Skip to main content

It’s an odd thing: People seem to be taking an interest in the Commonwealth lately. Columnists and senior politicians are mentioning it in a way that is more than just perfunctory. Something must be up.

In fact, though it’s normally regarded by even its key members as a dusty, post-imperial anachronism, the bloc of 53 mostly former British colonies (plus newcomers like Rwanda) is having a bit of a geopolitical moment.

The burst of attention goes beyond the biennial Commonwealth Heads of Government Meeting in London this week. No, interest in the Commonwealth has been revived almost singlehandedly by Brexit. Parts of the British right, including trade secretary Liam Fox, have convinced themselves that free exchange with former subject nations could make up for the vast loss of trade entailed by the country’s departure from the European Union.

It’s a funny thing, however: These Tory visionaries seem most enamoured of ex-Dominions where white people predominate. There’s even a silly name – Canzuk – for this bloc-within-a-bloc made up of the United Kingdom, Canada, New Zealand and Australia.

Even if the ambit of this vision is broadened to include populous countries like Nigeria and India, most sensible people acknowledge that replacing Europe with the Commonwealth is a fantasy. Despite a collective population of 2.4 billion and a GDP upwards of $13-trillion, the group has nowhere near the latent appetite for trade with Britain that would make the scheme credible.

India, with its billion-plus people, is still trade-shy. Australia is focused on China, not to mention located halfway around the world. As for Canada, Finance Minister Bill Morneau has rightly kiboshed any notion that we will make trade policy based on sentimental ties to the former metropole.

Quite apart from its feasibility, the dream of a strengthened Commonwealth smacks of opportunism. With Britain increasingly isolated on the world stage, the Tories have decided that the bonds of language and common law make an excellent basis for closer trade ties. Never mind that the country’s main political parties had been losing interest in the union for years, until Brexit came along.

Former Dominions like Canada have no business being affronted by this realpolitik. The same can’t be said for countries with a harsher and more recent colonial history. Nor has Britain done anything of late to reassure Commonwealth partners like Jamaica and Pakistan of its constancy.

In fact, Westminster has been consumed for weeks by the so-called Windrush scandal, which centres on the government’s mistreatment of elderly Commonwealth immigrants brought to Britain by their parents in the postwar period.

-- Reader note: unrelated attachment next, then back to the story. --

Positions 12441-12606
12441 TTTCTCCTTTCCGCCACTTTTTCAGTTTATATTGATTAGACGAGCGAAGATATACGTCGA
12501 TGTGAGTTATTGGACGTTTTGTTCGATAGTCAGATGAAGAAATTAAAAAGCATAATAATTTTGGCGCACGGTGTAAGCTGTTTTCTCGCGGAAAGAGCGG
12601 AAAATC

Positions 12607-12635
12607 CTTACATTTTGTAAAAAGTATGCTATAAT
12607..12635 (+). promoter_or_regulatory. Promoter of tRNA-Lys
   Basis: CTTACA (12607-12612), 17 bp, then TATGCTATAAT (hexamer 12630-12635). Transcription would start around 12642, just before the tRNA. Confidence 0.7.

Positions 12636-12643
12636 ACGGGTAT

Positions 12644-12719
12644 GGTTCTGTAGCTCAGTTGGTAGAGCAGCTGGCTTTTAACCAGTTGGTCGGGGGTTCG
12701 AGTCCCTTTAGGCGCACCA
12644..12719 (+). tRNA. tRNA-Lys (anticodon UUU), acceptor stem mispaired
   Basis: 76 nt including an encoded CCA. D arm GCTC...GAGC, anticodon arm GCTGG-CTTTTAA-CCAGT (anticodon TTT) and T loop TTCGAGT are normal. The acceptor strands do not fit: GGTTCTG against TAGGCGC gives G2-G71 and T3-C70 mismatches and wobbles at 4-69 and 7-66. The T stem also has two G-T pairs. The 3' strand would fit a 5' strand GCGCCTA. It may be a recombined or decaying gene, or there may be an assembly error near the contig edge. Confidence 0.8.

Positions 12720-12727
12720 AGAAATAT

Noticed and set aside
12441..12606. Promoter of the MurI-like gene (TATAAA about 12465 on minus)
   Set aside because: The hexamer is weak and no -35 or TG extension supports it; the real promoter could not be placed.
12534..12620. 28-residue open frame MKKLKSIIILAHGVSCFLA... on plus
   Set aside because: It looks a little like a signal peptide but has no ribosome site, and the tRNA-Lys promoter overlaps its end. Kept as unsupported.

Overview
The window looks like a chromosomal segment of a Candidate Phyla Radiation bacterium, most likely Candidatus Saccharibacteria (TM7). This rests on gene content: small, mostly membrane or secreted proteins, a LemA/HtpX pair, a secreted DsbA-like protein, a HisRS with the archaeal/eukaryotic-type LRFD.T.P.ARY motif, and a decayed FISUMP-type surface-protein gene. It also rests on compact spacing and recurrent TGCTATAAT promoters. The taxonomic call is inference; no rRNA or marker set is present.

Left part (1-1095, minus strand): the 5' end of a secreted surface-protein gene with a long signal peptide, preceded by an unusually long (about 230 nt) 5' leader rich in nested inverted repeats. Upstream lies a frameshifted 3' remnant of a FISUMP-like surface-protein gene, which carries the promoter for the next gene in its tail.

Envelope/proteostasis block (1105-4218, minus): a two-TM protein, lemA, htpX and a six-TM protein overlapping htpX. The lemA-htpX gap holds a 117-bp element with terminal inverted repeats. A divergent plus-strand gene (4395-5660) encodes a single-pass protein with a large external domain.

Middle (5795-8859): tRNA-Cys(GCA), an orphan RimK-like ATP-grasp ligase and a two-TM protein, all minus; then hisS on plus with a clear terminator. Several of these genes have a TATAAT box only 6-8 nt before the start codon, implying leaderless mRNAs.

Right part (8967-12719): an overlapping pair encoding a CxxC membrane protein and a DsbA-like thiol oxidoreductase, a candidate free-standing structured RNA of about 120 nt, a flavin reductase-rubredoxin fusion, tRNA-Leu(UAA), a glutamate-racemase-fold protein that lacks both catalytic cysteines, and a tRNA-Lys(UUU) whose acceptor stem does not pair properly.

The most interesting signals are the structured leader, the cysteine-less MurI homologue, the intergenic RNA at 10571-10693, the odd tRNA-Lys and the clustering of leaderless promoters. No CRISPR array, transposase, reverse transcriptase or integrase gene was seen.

The country needed labourers and assured the new arrivals they could stay indefinitely, then changed the rules to require them to have documentation they had never thought to acquire.

Now aged West Indian men and women, resident in the U.K. for decades, are being detained, losing their healthcare and getting turfed from their homes. It has served as a potent symbol of Britain’s attitude toward its ex-colonies.

That’s not to say the Commonwealth today is some kind of Empire 2.0. Membership in the bloc is voluntary.

But the air of neo-colonialism that surrounds the group isn’t completely illusory, either. Not only did the Commonwealth emerge directly from the British Empire, it is still headed by Queen Elizabeth II, who seems to enjoy the role a little too much.

The next chance for the bloc to switch tack away from its legacy of colonial racism and fickle engagement will be in choosing a new leader when the Queen dies. Her Majesty has requested that her son, Prince Charles, get the job.

That would be a missed opportunity. A similar organization, the International Organization of La Francophonie, has had dynamic and diverse leaders, including its current head, the Haitian-Canadian Michaelle Jean, our former governor-general.

To signal that the Commonwealth is no longer an imperial holdover, it could follow suit. In fact, it occurs to us that the Queen will soon have a granddaughter-in-law who might fit the bill.

Alas, at press time, the British media were reporting that the Queen had gotten her wish, and that Charles will succeed her. Not a surprise, perhaps. Old empires die hard.